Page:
5 Feelings Family Members of Addicts Experience By Audrey Beim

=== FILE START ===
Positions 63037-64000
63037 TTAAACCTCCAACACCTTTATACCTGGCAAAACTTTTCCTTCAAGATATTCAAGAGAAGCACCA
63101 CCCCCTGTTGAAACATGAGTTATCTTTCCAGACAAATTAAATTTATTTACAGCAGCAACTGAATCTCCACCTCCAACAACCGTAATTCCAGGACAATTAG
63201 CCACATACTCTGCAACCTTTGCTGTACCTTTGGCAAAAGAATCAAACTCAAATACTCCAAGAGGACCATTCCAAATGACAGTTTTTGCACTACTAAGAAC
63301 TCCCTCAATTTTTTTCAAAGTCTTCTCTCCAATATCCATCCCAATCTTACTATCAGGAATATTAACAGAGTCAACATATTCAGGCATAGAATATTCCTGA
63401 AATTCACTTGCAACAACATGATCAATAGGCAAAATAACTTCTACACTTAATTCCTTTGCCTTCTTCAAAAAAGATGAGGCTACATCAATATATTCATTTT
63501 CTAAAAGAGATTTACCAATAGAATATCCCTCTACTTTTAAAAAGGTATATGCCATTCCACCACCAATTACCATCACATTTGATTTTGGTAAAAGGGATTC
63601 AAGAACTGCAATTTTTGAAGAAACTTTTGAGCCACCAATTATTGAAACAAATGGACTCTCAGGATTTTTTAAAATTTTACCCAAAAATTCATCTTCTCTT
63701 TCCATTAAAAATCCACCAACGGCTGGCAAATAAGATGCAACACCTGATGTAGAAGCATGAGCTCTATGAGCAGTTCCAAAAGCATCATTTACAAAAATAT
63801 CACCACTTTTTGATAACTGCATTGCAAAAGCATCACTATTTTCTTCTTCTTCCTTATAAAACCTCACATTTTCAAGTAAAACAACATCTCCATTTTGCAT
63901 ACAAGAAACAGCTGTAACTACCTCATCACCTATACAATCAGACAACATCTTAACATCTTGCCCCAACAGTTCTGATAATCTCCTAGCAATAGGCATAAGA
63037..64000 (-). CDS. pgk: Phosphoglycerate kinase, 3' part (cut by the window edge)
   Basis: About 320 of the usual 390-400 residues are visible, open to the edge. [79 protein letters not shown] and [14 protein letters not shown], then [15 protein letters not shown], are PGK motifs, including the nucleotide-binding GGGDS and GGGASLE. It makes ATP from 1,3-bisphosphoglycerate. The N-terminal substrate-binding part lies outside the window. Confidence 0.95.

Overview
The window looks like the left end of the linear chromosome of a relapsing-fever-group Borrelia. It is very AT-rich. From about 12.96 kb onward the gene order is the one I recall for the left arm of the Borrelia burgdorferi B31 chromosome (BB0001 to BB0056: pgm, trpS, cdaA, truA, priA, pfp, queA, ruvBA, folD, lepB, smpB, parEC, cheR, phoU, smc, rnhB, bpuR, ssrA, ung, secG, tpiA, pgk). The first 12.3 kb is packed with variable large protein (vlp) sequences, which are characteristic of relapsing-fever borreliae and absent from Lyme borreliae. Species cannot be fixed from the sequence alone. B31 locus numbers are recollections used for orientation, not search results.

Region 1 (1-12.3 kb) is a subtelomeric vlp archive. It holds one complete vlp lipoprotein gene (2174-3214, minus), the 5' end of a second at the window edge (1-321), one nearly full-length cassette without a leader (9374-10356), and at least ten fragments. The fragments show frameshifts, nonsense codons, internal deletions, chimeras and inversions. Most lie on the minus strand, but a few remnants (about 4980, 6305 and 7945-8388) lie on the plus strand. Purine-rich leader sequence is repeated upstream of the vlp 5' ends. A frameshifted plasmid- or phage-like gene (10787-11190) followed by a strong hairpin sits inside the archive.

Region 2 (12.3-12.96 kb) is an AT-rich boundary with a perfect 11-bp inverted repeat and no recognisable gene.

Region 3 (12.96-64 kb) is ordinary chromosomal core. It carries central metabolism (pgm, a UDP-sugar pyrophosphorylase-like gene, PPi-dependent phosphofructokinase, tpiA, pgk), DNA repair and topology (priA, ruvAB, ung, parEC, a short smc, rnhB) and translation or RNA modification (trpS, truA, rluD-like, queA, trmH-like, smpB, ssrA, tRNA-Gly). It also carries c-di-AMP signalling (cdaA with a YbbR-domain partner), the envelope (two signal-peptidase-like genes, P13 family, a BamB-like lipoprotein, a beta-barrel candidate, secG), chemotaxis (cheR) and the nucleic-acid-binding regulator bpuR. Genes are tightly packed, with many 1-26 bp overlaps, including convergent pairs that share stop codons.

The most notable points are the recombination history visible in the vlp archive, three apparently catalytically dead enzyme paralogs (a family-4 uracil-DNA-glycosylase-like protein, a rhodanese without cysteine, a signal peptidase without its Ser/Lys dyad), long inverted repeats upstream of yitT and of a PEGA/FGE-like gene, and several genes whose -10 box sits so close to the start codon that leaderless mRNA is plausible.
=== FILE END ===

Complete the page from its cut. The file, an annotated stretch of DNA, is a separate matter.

In a Gallup study, the majority of respondents said their family member's addiction had a negative impact on their own mental or emotional health. Because many addicts are skilled manipulators, it makes it difficult—if not impossible—for family members and friends to cope with the situation. Their own lives frequently become an emotional turmoil laced with fear, resentment, anger, guilt and shame. 1. Fear Fear is a natural response to living or interacting with an addictive spouse, child or someone you care about. There is a constant fear is that the abuser in such relationships will physically hurt themselves or others, or die from their substance abuse. This fear creates a feeling of powerlessness for friends and family. Parents lie sleepless at night waiting (and praying) for their child to come home at night. This fear can also be paralyzing, preventing the much needed intervention the addict needs to get him or her into treatment. Sometimes, out of fear, friends and family convince themselves that interfering with the addiction will only further strain whatever’s left of their relationship with the addict. 2. Resentment Resenting an addict’s behavior can be a result of friends and family not fully understanding the disease of addiction. Many non-addicts view substance abuse as a character flaw that’s easily correctable by sheer willpower. Unable to explain why their loved one simply cannot do what they promise to do, they develop resentment towards the addict. Resentment also occurs when others end up having to make excuses for the addict and find that they always have to put their own needs aside to care for the other person. It also stems from long held negative emotions that replay itself over and over within the family member’s mind. 3. Anger Anger naturally follows resentment and is always a destructive emotion. Those who interact with the addict become frustrated. They discover that no matter how hard they try, the addict does not see the damaging effects of their condition, which in turn makes them angry. Family members lash out at each other on the “best way” to handle the situation, causing heated arguments and discourse. There is a feeling of loss of control that expresses itself as anger. 4. Guilt Guilt takes place when a friend or family member believes that they are somehow responsible for the substance abuse. They are so tormented with guilt that they will do just about anything to make things right. These people believe that in the past they did (or did not) do something that directly caused the addictive behavior. The guilt manifests itself in a pattern of enabling behavior. This takes a variety of forms, such as lending money, providing housing or working to assure the addict’s comfort. They may find they focus exclusively on the addict and ignore their spouse, children and even their job in a vain attempt to help “fix” the situation. As a result, the entire family suffers. 5. Shame Shame is a powerful emotion that harms the entire family and prevents healing. In today’s world, there is still a stigma attached to addiction. Family members compensate for their shame and feelings of failure by making excuses or trying to keep the addiction a secret. Being ashamed of a loved one’s addiction sees many over compensation with coddling and caring. Rarely are the negative effects of addiction limited to just the addict. Every single person in an addict’s family and circle of friends is affected in some way by the individual’s substance abuse. Families dealing with addiction experience considerable stress. They never know what behavior to expect from the unpredictable addict. It is simply exhausting. The most successful treatment programs for alcohol and drug abuse includes family, close friends and a stable support system. Since addiction can destroy the entire family, addiction recovery needs to heal all involved and not just the addict.